What to Do If You’re Being Alienated from Your Child
One of the most heartbreaking things that can happen to a parent during a divorce is becoming alienated from their children. Sadly, this alienation often caused by the actions of the other parent in an effort to “get back at” or enact retribution for perceived prior transgressions of the alienated parent. Not only does this hurt the alienated parent, but it can have serious negative impacts on a child’s emotional and mental wellbeing, especially when they become unable to connect to either parent in a meaningful way.
If you suspect you’re becoming a victim of parental alienation, it’s important to understand what to look for and how you can get legal assistance to help you protect your family.
#1. Justifying Alienating Actions
Usually, the parent doing the alienating will go through a period of justifying their actions to anyone who will listen. They’ll give reasons as to why they’re trying to keep the kids away from the other parent, even if they’re not true. Their reasoning also tends to be vague, without specific incidents to back it up, like “I just don’t trust them,” or “they’re not acting right.”
#2. Acting as Though Their Ex Is Abusing The Children
A parent doing the alienating will often start to project the things they are doing to harm the children onto their ex, suggesting that it’s actually the ex that’s engaging in troubling behaviors.
For example, they may become hypervigilant and convinced that the children are being abused in the alienated parent’s care. They may examine the children for signs of physical abuse and can become overly protective of where the children go or what they’re doing at any given time.
And even when there’s no evidence to corroborate the claims, the alienating parent maintains their position, potentially even going so far as to suggest that other people are covering for the ex.
#3. Convincing the Children As Though They Are Being Abused
Once the alienating parent is thoroughly enveloped in their beliefs, they begin to convince their children that they’re being abused. Children going through a divorce or the breakup of their parents are frightened, angry, and unsure of how to keep themselves safe. They often pick up on the emotions of their caregivers and mirror their behaviors.
And when a parent believes that their children are being harmed, whether there is evidence for it or not, children become in tune with that experience. Soon, they start to believe that the other parent is abusive too, even if the alienated parent hasn’t done or said anything of the sort.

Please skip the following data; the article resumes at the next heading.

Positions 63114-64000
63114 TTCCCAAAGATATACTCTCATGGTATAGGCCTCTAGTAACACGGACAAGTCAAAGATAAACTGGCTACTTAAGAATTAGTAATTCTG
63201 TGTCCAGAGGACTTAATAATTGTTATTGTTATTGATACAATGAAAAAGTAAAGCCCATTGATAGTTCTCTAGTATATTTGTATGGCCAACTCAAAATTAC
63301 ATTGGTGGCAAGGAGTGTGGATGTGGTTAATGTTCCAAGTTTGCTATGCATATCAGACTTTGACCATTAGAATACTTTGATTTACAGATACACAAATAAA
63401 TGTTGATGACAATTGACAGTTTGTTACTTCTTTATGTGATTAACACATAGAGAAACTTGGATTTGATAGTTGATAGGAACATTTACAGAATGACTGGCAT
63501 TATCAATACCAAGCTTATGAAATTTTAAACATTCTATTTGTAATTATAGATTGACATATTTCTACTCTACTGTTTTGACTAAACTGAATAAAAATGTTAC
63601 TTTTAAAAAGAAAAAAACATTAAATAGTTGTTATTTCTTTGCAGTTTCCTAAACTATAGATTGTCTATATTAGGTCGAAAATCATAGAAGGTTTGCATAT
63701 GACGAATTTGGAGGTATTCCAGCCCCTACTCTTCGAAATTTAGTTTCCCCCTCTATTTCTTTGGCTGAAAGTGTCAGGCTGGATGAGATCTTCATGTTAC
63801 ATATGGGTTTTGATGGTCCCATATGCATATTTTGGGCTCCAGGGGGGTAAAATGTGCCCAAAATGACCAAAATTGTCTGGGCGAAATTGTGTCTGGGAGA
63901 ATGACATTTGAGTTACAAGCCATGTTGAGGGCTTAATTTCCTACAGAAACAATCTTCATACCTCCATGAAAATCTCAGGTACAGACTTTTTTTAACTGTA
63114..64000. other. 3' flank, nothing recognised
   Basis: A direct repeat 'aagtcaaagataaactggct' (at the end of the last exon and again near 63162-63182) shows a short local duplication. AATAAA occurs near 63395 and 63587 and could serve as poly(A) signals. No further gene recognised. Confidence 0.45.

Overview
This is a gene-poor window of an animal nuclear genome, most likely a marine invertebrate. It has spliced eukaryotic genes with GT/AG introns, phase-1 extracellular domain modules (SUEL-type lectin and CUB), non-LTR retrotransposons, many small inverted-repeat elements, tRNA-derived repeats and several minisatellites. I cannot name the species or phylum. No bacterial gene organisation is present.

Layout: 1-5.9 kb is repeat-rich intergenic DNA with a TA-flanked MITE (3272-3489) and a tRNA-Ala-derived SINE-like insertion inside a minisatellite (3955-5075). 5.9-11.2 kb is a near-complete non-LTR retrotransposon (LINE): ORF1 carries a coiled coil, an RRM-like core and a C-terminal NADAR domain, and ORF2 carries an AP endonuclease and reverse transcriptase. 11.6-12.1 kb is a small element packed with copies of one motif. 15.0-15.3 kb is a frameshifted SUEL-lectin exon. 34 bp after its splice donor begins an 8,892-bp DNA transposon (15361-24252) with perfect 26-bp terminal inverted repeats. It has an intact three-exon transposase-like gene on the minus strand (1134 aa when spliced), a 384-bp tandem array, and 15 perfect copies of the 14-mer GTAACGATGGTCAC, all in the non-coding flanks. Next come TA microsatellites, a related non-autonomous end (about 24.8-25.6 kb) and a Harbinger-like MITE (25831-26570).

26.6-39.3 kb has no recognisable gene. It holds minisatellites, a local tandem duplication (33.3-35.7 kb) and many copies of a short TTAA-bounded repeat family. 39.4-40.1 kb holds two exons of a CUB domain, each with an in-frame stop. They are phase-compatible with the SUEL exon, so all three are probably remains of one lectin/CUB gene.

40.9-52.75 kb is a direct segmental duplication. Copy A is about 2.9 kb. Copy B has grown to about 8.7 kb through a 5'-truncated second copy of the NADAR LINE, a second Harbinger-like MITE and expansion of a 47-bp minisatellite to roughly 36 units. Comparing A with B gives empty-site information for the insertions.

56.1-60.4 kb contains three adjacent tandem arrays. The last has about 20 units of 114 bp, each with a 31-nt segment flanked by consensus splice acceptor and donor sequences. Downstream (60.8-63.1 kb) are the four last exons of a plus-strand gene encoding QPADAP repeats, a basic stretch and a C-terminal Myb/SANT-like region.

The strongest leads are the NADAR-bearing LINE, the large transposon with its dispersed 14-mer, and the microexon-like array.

#4. Reinforcing the Alienation
As the children start acting fearful and upset on their own, the alienating parent doesn’t realize that it’s their own behaviors that are influencing them. Instead, they think that their own emotions are justified and the children are responding to the actions of the “abusive” parent.
This acts as a reinforcement mechanism, perpetuating the emotions and beliefs of both the alienating parent and the child as they feed off and mirror each other.
#5. Ignoring Reality
In the final stage of parental alienation, the beliefs have become ingrained and any evidence to the contrary is ignored. Alienated parents who continue to try to have relationships with their children are often demonized no matter what they do. Any good they accomplish is written off or twisted to appear abusive or self-serving.
Reality essentially doesn’t matter at this point and the damage is nearly completely done. It can be difficult to repair relationships with your children once alienation gets to this stage, but it’s not impossible.
When To Get a Qualified Long Island, NY Divorce Lawyer On Board
If you suspect your child is being alienated from you by your ex, it’s important to talk to a family law attorney who can help you better understand your rights and what you can do to protect yourself and your relationship with your children. At Hornberger Verbitsky, P.C., we can provide you with the aggressive and zealous legal representation you need to stand up to someone trying to alienate you from your kids.
Contact us today for a free consultation to learn more about your parental rights, especially if you’re a father getting a Long Island, NY divorce. Dial 631-923-1910 now or fill out our short online contact form and our team of family legal professionals will get back to you as soon as we can to schedule a free consultation and case evaluation.
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